morning to suggest a similar intention.
Regardless of who reached out to whom, some agree that both Senators belong in session to discuss the $700 billion financial rescue package and others believe that an effective president should be able to accomplish both objectives. In a news conference later Wednesday afternoon Obama responded to McCain saying that he saw no need to cancel the debates.
“The debate should take place as scheduled,” remarked Pelosi to NPR this evening. “We have to be able to do a couple of things at once. That’s what leadership requires.”
After the event at Statuary Hall Senator Sheila Jackson Lee commented that congress should delay a vote until more thorough investigation is made into who will manage the bailout. “I want to make sure that no one who is responsible for this collapse is able to sit on the commission,” says Lee. “I want us to think deliberatively and be thoughtful about what kind of restructuring we want to have. I want us to make sure that we include diversity and if we go forward that we protect community banks in our neighborhoods—[including] the very few African American banks that still exist such as Unity Bank in Houston Texas.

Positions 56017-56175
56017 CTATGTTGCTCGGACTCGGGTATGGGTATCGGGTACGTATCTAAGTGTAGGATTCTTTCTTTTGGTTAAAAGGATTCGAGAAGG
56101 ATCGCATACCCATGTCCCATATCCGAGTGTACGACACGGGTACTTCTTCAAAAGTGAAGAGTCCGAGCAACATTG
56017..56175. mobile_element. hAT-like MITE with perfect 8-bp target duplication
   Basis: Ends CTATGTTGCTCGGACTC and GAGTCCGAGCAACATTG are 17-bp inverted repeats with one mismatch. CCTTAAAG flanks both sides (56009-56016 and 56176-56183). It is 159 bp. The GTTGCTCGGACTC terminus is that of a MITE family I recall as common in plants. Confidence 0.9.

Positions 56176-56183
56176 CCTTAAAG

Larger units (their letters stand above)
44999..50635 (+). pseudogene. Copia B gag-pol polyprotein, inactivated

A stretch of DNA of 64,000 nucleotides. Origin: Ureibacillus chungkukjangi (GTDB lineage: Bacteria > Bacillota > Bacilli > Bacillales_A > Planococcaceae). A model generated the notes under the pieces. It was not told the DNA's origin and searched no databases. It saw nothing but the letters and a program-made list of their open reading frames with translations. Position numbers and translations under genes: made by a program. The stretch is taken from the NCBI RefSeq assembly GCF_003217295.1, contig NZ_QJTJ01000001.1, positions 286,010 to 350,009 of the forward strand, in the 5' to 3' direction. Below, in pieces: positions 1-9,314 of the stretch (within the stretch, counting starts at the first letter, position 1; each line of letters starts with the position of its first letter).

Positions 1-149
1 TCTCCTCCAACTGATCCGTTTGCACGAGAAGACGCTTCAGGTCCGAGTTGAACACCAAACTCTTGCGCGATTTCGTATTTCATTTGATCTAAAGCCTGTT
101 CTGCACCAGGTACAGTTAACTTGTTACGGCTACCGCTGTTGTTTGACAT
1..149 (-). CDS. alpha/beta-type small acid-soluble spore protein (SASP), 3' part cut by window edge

Several attendees expressed the opinion that McCain wanted to suspend the debate because before the bank crisis he stood firmly on the stance that government should not interfere with the free market.
“It was Sen. McCain who said that the underpinnings of our economy are strong. Well these are the underpinnings,” said California Rep. Diane Watson referring to rampant foreclosure rates and the collapse of several financial institutions in the past year.
“I do believe that Barack Obama will be president, but no single entity will get us to where we need to be,” said Rep. Danny K. Davis of Illinois. “There are serious discrepancies in African American life. We have a lot of work to do, but you can’t work without hope. I think James Weldon Johnson was right when he said we are facing the rising sun of our new day begun.”